Ethical Considerations

The exercises in the treatment were discussed with a consultant endocrinologist and were considered safe. All procedures in the study were in accordance with the ethical standards of the regional ethics committee and with the 1964 Helsinki Declaration and its later amendments or comparable ethical standards. It was approved on January 04, 2018, by the regional authority Etikprövningsnämnden Stockholm (2017/2278-31). An addendum was approved by the same regional authority on February 12, 2018 (2018/300-32). Another addendum was approved on April 30, 2021, by the Swedish national authority Etikprövningsmyndigheten (2021-02263). Participants provided written informed consent for participation and publication.


This study relied on self-reported measures. The measures were filled out as online questionnaires, before and after treatment, and every week in some cases.

Blood Glucose

Glycated hemoglobin (HbA1c) is a well-used biomarker for the blood glucose level over several months [2]. Participants reported their latest known HbA1c value and were encouraged to get a new measurement toward the end of treatment. In what way and how often participants measured their blood glucose level as part of their regular self-care was not controlled for in this study.

Problem Areas in Diabetes

The Problem Areas in Diabetes (PAID) Scale [15] is a scale used to assess areas of diabetes a patient may need guidance for from health care, and to screen for “emotional distress” in patient with diabetes. The PAID Scale consists of 20 items on a scale from 0 (“not a problem”) to 4 (“serious problem”). The total score ranges from 0 to 100, and scores over 40 indicate “emotional distress.” According to the authors of the scale, people with a score of 40 or higher require attention from their diabetes team, and the score is expected to drop 10-15 points following medical and educational interventions. The scale has been validated and shown to be acceptable in a diabetes population [15]. This scale was measured weekly.

Fear of Hypoglycemia

The Hypoglycemia Fear Survey (HFS) [16] was developed to measure to what degree a patient with diabetes is afraid of hypoglycemia. This scale explores avoidance behaviors and worry in relation to hypoglycemia. It has 23 items with a range from 0 (“never”) to 5 (“always”). The total score is 0-92, with a mean score of 25 in a clinical sample. This scale was measured weekly.


Generalized Anxiety Disorder-7 (GAD-7) [17] is commonly used to measure anxiety. It consists of 7 items using a scale from 0 (“not at all”) to 3 (“nearly every day”). The total score is 0-21 points. The authors suggest cutoff scores for mild (5), moderate (10), and severe (15) anxiety. The scale has been found to be valid and reliable [17].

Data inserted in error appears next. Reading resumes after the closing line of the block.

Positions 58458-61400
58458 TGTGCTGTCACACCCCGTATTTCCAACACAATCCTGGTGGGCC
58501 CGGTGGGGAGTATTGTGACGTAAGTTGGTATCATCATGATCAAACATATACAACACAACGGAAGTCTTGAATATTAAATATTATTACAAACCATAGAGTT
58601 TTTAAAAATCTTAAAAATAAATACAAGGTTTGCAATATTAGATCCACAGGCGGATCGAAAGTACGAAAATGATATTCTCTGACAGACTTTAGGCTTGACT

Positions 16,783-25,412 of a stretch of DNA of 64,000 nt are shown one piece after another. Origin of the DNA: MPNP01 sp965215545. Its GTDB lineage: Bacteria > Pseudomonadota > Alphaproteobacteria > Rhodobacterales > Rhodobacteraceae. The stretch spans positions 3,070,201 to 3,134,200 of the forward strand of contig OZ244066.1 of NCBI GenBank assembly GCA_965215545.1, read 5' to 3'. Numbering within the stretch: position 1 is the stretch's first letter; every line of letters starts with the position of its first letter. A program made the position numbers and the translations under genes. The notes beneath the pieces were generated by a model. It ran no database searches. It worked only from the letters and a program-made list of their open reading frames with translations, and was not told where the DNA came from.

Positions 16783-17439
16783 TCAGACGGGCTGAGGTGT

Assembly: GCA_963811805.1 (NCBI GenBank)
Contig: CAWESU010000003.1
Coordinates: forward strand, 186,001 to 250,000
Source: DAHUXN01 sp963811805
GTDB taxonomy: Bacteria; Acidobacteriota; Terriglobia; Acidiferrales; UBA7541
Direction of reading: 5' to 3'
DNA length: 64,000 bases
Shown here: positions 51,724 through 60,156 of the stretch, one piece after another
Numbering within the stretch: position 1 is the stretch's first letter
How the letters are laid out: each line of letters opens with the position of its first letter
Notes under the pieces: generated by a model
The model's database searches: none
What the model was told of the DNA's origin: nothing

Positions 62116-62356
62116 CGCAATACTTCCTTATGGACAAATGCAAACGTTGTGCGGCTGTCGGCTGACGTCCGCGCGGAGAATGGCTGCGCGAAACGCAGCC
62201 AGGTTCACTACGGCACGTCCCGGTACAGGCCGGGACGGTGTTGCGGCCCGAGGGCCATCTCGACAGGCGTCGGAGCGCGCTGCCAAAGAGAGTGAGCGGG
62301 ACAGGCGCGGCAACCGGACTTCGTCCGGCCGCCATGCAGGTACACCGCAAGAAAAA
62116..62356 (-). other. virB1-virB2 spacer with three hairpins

The Patient Health Questionnaire (PHQ-9) [18] consists of 9 items on a scale from 0 (“not at all”) to 3 (“nearly every day”), with a total score of 0-27. The authors suggest a cutoff at 5 (possible depression) and 15 (probable depression). The scale has been found to be valid and reliable [18].

Stress Reactivity

The perceived stress scale [19] consists of 14 items on a scale from 0 (“never”) to 4 (“very often”), with a total score of 0-40. The authors suggest intervals, with 0-13 indicating low stress, 14-26 indicating moderate stress, and 27-40 indicating high perceived stress. The scale has been shown to be valid and reliable [19].


Participants’ perception of the credibility of the treatment and their expectation of the final result were assessed with the Credibility/Expectancy Questionnaire (CEQ) [20], using a scale from 1 to 6, with a total score of 0-50. Higher scores suggest better credibility/expectancy. The scale has been found to be valid and reliable. The scale was administered 1 week into treatment.

Treatment Satisfaction

The Client Satisfaction Questionnaire (CSQ) [21] consists of 8 items on a scale from 1 to 4, with a total score of 8-32. The score can be recalculated with a total score from 25 to 100. A higher score suggests a higher satisfaction [21].

Adverse Events

Participants answered questions about whether they had experienced any adverse events, and if so, they were told to elaborate on these experiences. The questionnaire was unpublished.

Subjective Assessment

Participants were asked about subjective blood glucose improvement, using the Subjective Assessment Questionnaire (SAQ), with a 6-point scale ranging from “much declined” to “much improved.” This type of scale is often used for other somatic conditions and has been found to be useful and valid [22].

Therapeutic Intervention